Healthcare-associated infection in Burkina Faso: an assessment in a district hospital


Submitted: 24 October 2011
Accepted: 3 August 2012
Published: 18 December 2012
Abstract Views: 6226
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Authors

  • Hervé Hien Health Reproduction, HIV/AIDS and Tuberculosis Research Unit, Centre MURAZ, Bobo-Dioulasso, Burkina Faso.
  • Koiné Maxime Darbo Institute of Research in Sciences of Health, Bobo-Dioulasso; National Laboratory of Public Health, Ouagadougou, Burkina Faso.
  • Laurent Ouédraogo UFR-SDS & CRIS, University of Ouagadougou, Ouagadougou, Burkina Faso.
  • Salifou Konfé Ministry of health, Ouagadougou, Burkina Faso.
  • Sylvain Zeba Région sanitaire du plateau central, Burkina Faso.
  • Lassana Sangaré UFR-SDS & CRIS, University of Ouagadougou, Ouagadougou; Microbiology laboratory, CHU Yalgado Ouédraogo, Ouagadougou, Burkina Faso.
  • Sidzabda C. Compaoré Ziniaré district hospital, Ziniaré, Burkina Faso;, Burkina Faso.
  • Jean Bosco Ouédraogo Institute of Research in Sciences of Health, Bobo-Dioulasso; Nutrition, Environment and potential epidemic diseases Research Unit, Centre MURAZ, Bobo-Dioulasso, Burkina Faso.
  • Edgard M. Ouendo Institut Régional de santé Publique (IRSP), Ouidah, Benin.
  • Michel Makoutodé Institut Régional de santé Publique (IRSP), Ouidah, Benin.
  • Nicolas Meda Health Reproduction, HIV/AIDS and Tuberculosis Research Unit, Centre MURAZ, Bobo-Dioulasso; UFR-SDS & CRIS, University of Ouagadougou, Ouagadougou, Burkina Faso.
In developing countries, few data are available on healthcare-associated infections. In Burkina Faso, there has been a failure to take into account risk management and patient safety in the quality assurance program. The main objective of our study was to carry out an assessment of healthcare-associated infection in a first level hospital. We conducted a crosssectional study in June 2011 in the care units of Ziniaré District Hospital (Ziniaré, Burkina Faso). The hospital has been divided in three components: i) hospital population (care providers, in-patients and patients’ guardians); ii) healthcare and services organization; iii) hospital environment. We included: care providers of the clinical services, hospital inpatients and patients’ guardians, hospitalization infrastructure and nursing units, and all the documents relating to standards and protocols. Data collection has been done by direct observation, interviews and biological samples taken at different settings. In hospital population, care providers and patients’ guardians represented a high source of infection: adherence to hygiene practice on the part of care providers was low (12/19), and no patients’ guardian experienced good conditions of staying in the hospital. In healthcare and services organization, healthcare waste management represented a high-risk source of infection. In hospital environment, hygiene level of the infrastructure in the hospital rooms was low (6.67%). Prevalence of isolated bacteria was 71.8%. Urinary-tract catheters infections were the most significant in our sample, followed by surgical-site infections. In total, 56.26% (9/19) of germs were -Lactamase producers (ESBL). They were represented by Escherichia coli and Klebsiella pneumoniae. Our analysis identified clearly healthcare-associated infection as a problem in Ziniaré district hospital. Hence, a national program of quality assurance in the hospitals should now integrate the risk infectious management of healthcare-associated infections.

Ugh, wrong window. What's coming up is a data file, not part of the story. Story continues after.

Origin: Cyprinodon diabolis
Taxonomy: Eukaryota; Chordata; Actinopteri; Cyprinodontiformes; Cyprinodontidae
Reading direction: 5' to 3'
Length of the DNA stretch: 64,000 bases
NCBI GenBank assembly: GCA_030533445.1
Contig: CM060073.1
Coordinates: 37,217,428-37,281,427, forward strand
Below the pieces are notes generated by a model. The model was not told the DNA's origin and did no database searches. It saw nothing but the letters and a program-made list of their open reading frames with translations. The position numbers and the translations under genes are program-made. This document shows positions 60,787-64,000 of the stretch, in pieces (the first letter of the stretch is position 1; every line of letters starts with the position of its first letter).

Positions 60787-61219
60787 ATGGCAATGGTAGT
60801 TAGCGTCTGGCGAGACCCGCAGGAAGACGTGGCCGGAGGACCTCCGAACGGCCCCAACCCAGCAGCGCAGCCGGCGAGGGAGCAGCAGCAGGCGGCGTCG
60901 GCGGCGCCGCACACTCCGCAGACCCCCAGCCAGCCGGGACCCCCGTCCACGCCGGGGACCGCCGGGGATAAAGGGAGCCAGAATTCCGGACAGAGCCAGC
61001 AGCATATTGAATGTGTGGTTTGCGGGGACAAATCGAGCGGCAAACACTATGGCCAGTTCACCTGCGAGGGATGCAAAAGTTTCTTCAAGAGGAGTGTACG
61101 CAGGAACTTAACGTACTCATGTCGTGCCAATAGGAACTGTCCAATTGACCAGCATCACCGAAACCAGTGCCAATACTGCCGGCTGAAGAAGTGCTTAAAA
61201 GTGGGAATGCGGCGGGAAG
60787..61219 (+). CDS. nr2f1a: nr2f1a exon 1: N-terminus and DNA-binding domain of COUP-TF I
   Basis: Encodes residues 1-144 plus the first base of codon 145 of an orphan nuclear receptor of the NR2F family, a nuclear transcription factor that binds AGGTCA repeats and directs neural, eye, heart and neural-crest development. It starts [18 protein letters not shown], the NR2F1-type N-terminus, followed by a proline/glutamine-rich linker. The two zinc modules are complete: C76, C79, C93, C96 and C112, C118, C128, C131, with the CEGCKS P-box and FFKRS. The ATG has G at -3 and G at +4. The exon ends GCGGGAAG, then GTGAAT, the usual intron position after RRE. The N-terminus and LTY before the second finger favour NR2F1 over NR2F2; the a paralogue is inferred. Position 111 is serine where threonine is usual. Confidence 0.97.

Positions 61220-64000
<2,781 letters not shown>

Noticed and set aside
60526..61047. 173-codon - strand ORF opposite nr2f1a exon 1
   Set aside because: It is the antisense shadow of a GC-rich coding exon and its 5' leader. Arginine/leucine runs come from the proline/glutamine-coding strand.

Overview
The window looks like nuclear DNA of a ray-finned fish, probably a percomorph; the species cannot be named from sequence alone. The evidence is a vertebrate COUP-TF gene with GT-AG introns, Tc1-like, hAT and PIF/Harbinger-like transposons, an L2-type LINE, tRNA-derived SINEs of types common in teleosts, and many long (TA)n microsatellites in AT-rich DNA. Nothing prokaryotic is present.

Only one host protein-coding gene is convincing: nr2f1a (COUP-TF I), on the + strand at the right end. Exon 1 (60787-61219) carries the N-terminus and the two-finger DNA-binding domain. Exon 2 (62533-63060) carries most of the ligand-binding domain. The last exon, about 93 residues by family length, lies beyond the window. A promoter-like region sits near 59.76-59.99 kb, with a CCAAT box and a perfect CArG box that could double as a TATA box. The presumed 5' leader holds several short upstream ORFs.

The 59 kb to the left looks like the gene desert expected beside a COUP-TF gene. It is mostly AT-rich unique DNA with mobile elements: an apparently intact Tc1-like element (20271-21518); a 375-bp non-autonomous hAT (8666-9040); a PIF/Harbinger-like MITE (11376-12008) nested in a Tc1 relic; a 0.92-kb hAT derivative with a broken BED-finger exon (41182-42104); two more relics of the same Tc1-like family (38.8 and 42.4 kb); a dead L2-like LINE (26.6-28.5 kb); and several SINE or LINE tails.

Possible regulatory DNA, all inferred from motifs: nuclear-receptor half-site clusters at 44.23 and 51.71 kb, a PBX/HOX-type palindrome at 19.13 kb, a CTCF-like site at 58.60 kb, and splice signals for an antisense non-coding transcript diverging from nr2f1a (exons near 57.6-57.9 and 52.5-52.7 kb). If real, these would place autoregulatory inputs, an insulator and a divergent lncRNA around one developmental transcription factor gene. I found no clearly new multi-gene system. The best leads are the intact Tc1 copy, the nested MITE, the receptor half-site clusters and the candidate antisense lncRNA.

Lassana Sangaré, UFR-SDS & CRIS, University of Ouagadougou, Ouagadougou; Microbiology laboratory, CHU Yalgado Ouédraogo, Ouagadougou
Microbiology laboratory

Supporting Agencies

Commision Universitaire pour le Développement ” (CUD), Belgique through EDULINK project in Benin and Burkina Faso

Hien, H., Darbo, K. M., Ouédraogo, L., Konfé, S., Zeba, S., Sangaré, L., Compaoré, S. C., Ouédraogo, J. B., Ouendo, E. M., Makoutodé, M., & Meda, N. (2012). Healthcare-associated infection in Burkina Faso: an assessment in a district hospital. Journal of Public Health in Africa, 3(2), e29. https://doi.org/10.4081/jphia.2012.e29

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